Filed under: Democrat Corruption, Domestic Policy, Intelligence, Law, Media Bias, Military, Politics, Regulation | Tags: A Matter of Character, Facing Up To Responsibility, Transparency & Openness
I wrote just recently about the backlog of disability claims, the backlog of requests for medical exams that was rolling over and over, month after month, and how they dealt with this by just destroying veterans medical records or requests—in a program called “System Redesign.” They didn’t have the resources to do all those exams. They were getting around 3,000 requests a month and only had the resources to do about 800, so they just cancelled the backlog. They figured that a lot of those patients either had their studies somewhere else, had their surgery or—died.
Now it appears that the Department of Veterans Affairs (VA) blocked the release of the names of hospitals where 19 veterans died because of delays in medical screenings. CNN reported in January that 19 veterans died as a result of delayed gastrointestinal cancer screenings, while another 63 were seriously injured. CNN obtained internal documents from the VA listing the number of “institutional disclosures of adverse events,” bureaucracy-speak for a mistake that gravely harms or kills a patient.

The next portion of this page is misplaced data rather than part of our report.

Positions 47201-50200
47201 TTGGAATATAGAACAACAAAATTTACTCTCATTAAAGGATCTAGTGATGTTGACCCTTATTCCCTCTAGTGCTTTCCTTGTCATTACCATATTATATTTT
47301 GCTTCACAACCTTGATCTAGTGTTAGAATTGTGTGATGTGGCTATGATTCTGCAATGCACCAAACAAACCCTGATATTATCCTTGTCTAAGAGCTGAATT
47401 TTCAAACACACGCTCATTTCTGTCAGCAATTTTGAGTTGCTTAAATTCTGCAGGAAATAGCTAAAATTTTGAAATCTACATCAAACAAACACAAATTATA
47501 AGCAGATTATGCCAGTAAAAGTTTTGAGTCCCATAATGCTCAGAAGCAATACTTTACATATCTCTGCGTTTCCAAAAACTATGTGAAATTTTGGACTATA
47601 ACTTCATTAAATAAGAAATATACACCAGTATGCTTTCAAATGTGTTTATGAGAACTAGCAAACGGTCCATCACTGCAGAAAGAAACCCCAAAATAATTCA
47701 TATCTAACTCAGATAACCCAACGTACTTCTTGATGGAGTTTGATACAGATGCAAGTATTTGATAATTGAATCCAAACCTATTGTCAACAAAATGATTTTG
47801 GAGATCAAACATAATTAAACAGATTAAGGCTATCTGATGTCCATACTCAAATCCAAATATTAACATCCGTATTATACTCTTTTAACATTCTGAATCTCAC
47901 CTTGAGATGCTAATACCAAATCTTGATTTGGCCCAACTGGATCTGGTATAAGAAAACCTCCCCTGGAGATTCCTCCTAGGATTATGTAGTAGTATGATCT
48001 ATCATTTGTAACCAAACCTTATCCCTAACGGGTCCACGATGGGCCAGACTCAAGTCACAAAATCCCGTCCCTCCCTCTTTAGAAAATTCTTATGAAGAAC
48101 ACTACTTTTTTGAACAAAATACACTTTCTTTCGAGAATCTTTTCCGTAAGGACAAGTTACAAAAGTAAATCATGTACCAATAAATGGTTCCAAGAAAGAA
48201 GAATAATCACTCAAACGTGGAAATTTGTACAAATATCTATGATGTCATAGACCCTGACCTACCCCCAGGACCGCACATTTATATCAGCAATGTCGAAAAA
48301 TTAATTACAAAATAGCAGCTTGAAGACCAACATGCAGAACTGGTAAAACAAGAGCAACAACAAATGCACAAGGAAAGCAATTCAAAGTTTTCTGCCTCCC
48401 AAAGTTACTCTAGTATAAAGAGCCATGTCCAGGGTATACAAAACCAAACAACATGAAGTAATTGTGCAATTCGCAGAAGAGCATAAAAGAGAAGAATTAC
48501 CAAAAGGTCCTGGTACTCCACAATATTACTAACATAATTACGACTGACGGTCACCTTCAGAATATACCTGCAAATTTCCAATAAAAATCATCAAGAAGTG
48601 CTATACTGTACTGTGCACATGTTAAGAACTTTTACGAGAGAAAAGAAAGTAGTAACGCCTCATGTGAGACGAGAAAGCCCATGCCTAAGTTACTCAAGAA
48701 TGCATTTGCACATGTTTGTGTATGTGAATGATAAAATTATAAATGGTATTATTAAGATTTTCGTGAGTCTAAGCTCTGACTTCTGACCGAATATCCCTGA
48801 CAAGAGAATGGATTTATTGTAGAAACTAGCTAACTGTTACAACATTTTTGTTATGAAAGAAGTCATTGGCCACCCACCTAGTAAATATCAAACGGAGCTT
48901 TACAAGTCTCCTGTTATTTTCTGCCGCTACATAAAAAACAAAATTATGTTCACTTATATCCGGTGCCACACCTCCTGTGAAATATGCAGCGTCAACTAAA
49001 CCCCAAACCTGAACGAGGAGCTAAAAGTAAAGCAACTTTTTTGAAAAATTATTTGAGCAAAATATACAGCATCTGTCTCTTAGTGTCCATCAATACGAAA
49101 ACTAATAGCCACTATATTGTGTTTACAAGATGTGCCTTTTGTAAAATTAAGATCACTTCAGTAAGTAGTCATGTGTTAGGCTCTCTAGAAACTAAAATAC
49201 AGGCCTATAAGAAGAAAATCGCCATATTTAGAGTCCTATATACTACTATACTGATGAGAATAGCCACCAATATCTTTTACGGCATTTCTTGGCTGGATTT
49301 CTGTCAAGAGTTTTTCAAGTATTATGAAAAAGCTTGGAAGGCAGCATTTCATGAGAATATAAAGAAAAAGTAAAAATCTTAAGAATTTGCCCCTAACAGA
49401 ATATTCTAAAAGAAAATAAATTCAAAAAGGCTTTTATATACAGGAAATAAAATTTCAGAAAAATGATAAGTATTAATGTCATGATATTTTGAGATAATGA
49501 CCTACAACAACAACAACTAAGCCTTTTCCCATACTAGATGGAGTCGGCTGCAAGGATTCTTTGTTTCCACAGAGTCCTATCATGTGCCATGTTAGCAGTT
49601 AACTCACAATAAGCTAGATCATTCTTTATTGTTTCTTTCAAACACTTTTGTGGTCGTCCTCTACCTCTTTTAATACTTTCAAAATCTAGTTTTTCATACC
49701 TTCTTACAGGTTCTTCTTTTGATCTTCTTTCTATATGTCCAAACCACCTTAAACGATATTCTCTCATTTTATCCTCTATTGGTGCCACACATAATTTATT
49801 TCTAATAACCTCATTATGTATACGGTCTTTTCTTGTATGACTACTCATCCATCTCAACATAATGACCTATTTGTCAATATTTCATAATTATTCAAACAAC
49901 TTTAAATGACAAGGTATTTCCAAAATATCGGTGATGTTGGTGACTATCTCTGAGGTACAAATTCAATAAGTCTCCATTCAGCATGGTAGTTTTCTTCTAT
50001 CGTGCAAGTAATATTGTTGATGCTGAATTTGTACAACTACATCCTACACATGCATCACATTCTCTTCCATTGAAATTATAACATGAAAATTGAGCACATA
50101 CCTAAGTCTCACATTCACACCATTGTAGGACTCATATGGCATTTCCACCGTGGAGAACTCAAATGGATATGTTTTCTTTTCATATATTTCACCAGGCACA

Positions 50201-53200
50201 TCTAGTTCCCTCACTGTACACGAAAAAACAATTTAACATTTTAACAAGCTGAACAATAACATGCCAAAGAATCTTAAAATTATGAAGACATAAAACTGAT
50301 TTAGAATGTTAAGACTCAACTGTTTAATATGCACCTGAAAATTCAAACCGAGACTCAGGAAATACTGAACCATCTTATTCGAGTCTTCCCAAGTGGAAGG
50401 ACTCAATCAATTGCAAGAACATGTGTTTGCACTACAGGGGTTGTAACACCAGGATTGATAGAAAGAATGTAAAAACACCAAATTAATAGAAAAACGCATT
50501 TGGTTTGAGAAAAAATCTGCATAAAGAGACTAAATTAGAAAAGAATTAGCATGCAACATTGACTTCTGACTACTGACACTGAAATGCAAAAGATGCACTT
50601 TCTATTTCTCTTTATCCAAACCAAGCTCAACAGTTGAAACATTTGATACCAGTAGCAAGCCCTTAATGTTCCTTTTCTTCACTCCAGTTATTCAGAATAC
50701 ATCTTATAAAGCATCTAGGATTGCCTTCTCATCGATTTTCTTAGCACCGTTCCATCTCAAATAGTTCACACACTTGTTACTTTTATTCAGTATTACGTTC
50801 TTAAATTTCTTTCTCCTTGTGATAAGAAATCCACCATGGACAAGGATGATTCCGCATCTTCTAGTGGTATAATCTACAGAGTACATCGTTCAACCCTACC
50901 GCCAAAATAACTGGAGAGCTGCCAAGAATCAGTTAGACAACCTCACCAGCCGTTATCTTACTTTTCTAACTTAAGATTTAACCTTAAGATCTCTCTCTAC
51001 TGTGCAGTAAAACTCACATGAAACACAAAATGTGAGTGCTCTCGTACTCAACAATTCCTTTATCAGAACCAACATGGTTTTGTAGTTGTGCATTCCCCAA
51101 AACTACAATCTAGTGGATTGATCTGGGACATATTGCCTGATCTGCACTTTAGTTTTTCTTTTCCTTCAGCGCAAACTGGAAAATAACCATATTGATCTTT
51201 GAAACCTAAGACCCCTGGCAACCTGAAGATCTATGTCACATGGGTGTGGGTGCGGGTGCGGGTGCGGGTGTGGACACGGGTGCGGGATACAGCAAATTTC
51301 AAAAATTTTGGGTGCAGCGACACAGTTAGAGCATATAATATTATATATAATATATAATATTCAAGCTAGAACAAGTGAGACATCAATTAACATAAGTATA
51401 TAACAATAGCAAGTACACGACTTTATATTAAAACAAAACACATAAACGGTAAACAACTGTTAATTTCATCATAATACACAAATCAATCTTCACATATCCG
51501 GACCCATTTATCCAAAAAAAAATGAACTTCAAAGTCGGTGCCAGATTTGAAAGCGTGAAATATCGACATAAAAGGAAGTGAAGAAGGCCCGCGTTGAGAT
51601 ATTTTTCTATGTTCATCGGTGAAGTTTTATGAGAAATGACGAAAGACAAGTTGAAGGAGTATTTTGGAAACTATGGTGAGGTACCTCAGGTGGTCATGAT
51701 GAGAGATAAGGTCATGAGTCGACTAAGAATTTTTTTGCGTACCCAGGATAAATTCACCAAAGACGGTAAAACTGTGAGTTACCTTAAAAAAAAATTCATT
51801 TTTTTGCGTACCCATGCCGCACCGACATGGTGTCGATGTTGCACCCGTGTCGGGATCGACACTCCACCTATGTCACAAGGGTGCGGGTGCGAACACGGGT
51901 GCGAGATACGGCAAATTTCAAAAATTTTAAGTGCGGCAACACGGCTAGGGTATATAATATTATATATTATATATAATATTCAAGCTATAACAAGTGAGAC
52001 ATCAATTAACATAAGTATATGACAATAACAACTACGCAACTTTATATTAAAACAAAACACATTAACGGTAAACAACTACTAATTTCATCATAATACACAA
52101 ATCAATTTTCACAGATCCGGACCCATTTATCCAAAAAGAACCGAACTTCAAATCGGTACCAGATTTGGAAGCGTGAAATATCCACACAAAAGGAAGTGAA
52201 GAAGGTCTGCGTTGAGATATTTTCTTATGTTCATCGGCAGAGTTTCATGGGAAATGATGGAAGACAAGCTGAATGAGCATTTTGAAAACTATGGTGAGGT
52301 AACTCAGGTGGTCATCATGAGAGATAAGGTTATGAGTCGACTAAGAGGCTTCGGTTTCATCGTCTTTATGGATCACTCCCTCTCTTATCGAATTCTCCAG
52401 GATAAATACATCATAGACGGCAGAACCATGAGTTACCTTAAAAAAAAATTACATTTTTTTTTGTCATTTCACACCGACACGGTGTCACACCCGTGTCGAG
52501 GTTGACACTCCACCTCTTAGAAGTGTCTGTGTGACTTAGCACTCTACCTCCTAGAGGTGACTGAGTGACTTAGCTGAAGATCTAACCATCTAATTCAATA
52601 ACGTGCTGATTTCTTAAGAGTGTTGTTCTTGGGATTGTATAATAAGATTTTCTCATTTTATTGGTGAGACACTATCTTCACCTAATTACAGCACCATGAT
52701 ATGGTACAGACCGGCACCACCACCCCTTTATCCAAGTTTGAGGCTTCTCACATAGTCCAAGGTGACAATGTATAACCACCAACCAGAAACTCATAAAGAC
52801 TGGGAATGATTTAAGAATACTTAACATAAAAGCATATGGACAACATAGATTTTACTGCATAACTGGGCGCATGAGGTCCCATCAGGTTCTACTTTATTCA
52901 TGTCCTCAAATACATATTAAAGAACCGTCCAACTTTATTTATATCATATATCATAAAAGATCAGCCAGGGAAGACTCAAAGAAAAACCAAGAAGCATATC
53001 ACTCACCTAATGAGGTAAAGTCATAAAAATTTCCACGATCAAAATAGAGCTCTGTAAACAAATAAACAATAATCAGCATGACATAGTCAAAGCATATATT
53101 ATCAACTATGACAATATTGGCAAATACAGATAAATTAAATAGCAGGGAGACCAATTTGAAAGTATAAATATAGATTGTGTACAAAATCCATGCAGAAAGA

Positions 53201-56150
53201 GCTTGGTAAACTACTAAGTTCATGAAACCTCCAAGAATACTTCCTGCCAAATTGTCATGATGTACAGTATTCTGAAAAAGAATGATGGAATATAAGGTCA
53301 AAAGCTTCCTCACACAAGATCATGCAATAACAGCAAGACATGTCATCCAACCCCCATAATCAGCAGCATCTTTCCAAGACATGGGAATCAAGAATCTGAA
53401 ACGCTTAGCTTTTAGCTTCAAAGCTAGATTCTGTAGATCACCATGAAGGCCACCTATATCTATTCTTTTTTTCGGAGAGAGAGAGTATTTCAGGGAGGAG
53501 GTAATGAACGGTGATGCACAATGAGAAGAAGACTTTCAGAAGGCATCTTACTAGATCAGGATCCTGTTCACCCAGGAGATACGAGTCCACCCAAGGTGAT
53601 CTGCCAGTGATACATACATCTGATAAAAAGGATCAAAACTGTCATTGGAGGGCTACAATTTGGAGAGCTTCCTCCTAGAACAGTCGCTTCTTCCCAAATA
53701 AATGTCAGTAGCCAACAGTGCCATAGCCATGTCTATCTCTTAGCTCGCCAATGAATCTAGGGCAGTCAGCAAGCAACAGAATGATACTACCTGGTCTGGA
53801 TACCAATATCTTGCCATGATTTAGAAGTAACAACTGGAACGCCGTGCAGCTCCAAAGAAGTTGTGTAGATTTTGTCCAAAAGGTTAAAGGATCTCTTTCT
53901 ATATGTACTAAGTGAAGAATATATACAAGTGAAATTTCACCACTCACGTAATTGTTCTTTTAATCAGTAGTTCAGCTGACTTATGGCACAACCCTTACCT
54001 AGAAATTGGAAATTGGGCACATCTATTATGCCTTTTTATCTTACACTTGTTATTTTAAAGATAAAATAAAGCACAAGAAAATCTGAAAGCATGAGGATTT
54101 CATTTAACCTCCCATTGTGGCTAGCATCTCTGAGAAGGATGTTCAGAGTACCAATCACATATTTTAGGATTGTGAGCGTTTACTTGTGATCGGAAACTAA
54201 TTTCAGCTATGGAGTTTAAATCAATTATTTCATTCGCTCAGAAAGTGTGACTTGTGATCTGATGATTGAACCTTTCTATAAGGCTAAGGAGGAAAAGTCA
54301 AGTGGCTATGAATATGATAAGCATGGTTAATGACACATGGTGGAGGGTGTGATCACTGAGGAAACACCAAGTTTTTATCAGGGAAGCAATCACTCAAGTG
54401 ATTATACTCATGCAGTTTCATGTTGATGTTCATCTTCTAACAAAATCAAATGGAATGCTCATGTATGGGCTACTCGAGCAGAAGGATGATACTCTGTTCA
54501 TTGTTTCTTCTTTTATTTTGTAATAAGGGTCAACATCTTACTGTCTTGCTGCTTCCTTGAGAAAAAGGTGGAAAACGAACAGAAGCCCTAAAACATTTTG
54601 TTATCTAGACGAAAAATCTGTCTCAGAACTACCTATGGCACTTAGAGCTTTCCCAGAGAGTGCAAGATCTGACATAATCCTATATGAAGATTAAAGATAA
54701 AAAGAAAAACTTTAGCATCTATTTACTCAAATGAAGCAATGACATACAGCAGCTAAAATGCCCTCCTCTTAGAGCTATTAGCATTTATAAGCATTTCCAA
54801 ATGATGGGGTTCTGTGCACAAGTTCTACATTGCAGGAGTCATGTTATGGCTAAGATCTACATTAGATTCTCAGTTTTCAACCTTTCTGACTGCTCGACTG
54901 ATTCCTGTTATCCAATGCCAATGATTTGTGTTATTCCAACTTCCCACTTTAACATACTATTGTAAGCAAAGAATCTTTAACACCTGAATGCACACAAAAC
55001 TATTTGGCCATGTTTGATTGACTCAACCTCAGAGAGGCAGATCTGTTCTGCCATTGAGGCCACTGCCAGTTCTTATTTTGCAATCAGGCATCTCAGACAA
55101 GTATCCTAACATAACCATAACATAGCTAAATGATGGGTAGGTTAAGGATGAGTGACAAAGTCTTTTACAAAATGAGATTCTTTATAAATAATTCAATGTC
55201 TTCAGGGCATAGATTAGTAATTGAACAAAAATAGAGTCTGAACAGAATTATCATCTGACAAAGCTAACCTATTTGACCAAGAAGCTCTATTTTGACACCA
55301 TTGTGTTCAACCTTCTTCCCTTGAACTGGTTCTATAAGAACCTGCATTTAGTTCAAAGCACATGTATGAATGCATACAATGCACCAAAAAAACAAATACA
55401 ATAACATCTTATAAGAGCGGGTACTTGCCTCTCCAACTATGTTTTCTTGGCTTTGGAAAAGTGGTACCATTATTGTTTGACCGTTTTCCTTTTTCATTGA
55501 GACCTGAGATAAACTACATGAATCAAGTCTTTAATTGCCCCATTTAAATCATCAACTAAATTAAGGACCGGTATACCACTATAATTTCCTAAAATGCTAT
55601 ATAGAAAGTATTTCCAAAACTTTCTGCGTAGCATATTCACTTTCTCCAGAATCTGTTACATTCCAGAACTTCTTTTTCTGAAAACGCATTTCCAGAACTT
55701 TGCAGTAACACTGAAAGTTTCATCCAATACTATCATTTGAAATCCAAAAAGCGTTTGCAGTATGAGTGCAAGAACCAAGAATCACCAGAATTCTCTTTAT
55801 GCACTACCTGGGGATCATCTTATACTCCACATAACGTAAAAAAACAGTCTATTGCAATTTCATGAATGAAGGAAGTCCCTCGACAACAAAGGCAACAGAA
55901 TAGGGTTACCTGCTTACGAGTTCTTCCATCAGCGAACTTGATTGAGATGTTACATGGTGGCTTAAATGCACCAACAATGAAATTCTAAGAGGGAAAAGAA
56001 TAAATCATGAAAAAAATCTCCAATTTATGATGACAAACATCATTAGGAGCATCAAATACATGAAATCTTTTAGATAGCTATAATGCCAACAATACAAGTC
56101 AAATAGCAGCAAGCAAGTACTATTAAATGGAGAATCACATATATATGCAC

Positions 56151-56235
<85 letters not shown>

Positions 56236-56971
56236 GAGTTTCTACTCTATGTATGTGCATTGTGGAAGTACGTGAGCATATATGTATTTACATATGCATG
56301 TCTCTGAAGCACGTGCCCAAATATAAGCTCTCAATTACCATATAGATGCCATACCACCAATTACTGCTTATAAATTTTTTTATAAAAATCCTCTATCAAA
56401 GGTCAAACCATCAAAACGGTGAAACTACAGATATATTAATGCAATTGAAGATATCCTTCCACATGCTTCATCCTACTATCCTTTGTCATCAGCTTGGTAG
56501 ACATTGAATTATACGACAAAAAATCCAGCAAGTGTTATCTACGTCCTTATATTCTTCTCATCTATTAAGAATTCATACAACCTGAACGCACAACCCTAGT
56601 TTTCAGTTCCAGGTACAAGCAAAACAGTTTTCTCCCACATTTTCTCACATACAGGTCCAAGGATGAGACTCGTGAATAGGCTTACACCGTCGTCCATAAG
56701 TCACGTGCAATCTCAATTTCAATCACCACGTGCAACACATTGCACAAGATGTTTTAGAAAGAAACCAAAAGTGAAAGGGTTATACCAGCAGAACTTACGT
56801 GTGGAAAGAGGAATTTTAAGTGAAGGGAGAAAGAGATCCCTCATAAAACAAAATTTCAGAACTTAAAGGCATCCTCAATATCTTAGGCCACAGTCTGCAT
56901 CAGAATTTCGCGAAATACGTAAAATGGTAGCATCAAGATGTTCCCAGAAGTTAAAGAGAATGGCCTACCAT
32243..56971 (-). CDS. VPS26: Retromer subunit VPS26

The documents did not list the hospitals or clinics where the “adverse events” took place. A Tampa Tribune reporter asked the VA for the names of the hospitals and was told that he would have to file a FOIA request. His FOIA request was denied.
The House Committee on Veterans Affairs launched a website this week highlighting the VA’s habit of failing to respond to press requests. Yes, press exposure of your failings can be embarrassing or worse, but that’s why the FOIA law requires agencies to respond within 20 days. I wrote about that recently too. No federal agency wants to expose their misdoings or shortcomings to public scrutiny, or press scrutiny— though the press, is for the most part, such a slobbering lapdog for the administration—because people could get fired, the agency could lose funding.
And now there’s another shooting at Fort Hood, with at least 4 dead and many wounded. Will this be another case of “workplace violence” where those injured do not get the benefits to which they are entitled? I just wrote about that too. I take no pleasure in writing about these things, I write because I worry. Our government is increasingly attempting to avoid any possible blame. That may be a natural failing, but it is unacceptable. Americans rely on an open and transparent government in which officials appreciate the honor of being entrusted with high office—and strive mightily to live up to the office. It’s a matter of character.